Canadian Senate Reports on Digital Currencies

by , Jun 18, 2015 | 2:18 pm

Lately, when many Canadians think of the Senate — our unelected upper house of Parliament — they think of the Senate expense scandal (or possibly other scandals) which may be an issue in the general election this fall. That’s unfortunate, as today the Senate Standing Committee on Banking, Trade and Commerce released its report on Digital Currency.

The Committee offers a number of welcome, measured, and moderate proposals.

The very first recommendation exhorts the Canadian government to “create an environment that fosters innovation for digital currencies and their associated technologies” and “exercise a regulatory ‘light touch.'” That’s certainly welcome given the innovation that’s taking place in the space in Canada and the cryptocurrency businesses that are being started and acquired here.

What of the extent of changes to the Proceeds of Crime (Money Laundering) and Terrorist Financing Act enacted last year? There has been some discussion of how far these changes will reach in the exchange community. The Senate seems to suggest that they be limited to what they and other witnesses before the Committee called the “on and off ramps:” that is, business facilitating exchanges between fiat money and digital currency. This may mean that cryptocurrency-to-cryptocurrency models are excluded, at least in the Senate’s approach. If crypto-to-crypto is to be left out of the regulatory framework of the PCMLTFA, that is to be applauded.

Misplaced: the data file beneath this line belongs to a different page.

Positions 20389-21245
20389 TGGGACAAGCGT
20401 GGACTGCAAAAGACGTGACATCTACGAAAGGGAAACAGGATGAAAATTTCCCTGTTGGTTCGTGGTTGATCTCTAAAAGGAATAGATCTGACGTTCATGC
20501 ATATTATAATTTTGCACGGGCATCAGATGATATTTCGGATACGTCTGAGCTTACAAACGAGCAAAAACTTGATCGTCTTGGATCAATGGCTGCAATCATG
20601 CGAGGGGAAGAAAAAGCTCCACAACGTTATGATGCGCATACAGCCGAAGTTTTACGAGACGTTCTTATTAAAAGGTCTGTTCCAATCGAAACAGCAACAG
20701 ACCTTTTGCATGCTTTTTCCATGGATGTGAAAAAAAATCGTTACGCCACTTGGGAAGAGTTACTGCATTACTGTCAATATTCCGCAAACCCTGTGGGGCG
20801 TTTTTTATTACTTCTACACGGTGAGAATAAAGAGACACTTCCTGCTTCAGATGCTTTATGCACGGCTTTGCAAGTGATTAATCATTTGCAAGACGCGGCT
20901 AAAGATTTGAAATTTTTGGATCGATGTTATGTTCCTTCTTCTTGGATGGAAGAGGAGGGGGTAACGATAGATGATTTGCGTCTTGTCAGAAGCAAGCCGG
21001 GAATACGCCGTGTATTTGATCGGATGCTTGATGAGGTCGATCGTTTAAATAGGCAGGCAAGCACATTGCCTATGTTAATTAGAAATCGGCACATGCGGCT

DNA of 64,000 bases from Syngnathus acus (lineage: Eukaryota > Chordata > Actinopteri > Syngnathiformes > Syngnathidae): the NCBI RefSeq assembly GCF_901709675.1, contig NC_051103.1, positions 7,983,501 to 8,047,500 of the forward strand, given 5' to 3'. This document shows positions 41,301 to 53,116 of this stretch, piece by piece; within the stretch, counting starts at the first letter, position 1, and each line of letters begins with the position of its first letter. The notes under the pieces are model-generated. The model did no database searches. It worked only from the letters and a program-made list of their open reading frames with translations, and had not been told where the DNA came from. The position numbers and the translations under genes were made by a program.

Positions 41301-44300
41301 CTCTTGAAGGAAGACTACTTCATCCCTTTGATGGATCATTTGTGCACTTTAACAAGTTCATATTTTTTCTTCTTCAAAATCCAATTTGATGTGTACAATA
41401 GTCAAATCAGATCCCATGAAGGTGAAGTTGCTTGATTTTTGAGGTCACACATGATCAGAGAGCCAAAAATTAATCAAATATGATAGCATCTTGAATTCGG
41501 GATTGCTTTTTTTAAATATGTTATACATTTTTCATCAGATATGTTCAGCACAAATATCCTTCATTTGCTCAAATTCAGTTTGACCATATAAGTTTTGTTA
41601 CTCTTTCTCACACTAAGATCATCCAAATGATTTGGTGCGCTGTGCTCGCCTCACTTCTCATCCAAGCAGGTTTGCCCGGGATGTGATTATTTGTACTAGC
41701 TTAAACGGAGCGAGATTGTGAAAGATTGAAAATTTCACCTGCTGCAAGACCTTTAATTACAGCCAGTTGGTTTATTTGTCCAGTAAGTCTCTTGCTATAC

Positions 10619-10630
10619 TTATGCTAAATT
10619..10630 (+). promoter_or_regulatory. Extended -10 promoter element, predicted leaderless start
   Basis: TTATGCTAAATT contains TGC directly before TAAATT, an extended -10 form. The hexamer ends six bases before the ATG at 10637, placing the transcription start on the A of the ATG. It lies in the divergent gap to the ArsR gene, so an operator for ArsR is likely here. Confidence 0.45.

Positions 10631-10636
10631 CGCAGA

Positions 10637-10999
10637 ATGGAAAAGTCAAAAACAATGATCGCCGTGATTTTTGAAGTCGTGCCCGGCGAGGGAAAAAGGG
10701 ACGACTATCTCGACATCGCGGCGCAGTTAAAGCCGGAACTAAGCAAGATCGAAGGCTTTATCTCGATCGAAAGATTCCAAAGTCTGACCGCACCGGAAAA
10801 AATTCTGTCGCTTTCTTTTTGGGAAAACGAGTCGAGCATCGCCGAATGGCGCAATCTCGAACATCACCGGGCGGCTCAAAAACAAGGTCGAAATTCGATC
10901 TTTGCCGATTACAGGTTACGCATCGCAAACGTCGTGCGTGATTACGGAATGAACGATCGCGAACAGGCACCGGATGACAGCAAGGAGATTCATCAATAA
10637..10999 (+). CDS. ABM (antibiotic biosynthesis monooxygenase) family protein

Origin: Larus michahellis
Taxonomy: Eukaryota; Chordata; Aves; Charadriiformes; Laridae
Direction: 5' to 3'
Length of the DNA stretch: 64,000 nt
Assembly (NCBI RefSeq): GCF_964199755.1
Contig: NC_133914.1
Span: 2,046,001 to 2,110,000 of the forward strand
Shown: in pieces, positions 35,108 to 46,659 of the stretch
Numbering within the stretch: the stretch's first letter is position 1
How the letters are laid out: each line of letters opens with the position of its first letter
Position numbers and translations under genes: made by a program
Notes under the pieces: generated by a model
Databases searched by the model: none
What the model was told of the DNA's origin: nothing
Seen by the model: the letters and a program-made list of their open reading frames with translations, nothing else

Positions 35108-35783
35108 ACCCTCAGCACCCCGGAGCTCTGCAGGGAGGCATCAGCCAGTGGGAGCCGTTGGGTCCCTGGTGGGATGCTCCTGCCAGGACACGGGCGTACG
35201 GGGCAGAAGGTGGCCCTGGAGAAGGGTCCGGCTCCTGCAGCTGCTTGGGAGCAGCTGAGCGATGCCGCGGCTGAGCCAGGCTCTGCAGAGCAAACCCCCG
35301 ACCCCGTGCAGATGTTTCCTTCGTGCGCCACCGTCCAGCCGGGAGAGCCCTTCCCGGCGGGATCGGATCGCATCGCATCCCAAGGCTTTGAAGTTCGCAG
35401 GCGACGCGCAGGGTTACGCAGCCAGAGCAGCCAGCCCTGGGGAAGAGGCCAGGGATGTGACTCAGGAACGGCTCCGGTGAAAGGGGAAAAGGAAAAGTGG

The Senate also recommends an international approach to formulating global guidelines for digital currencies, all while respecting the “light touch” that they suggest. This is to be expected given the increasingly international nature of regulation of all types. Another recommendation suggests that we look for solutions to the lack of access to banking services in Canada for digital currency businesses.

The report proposes that the Canadian government provide “information to the public about the risks of digital currencies and alternative payment systems,” which the government has already been doing, so that’s nothing new.

Whether and how this report will have an impact on new regulations being written by the Department of Finance under the PCMLTFA — and on the government’s agenda for cryptocurrency in Canada more generally — is too soon to say. But we now have the result of a long, hard, and public look at cryptocurrency by a parliamentary committee. And many of its recommendations should make bitcoin enthusiasts smile.

Comments are closed.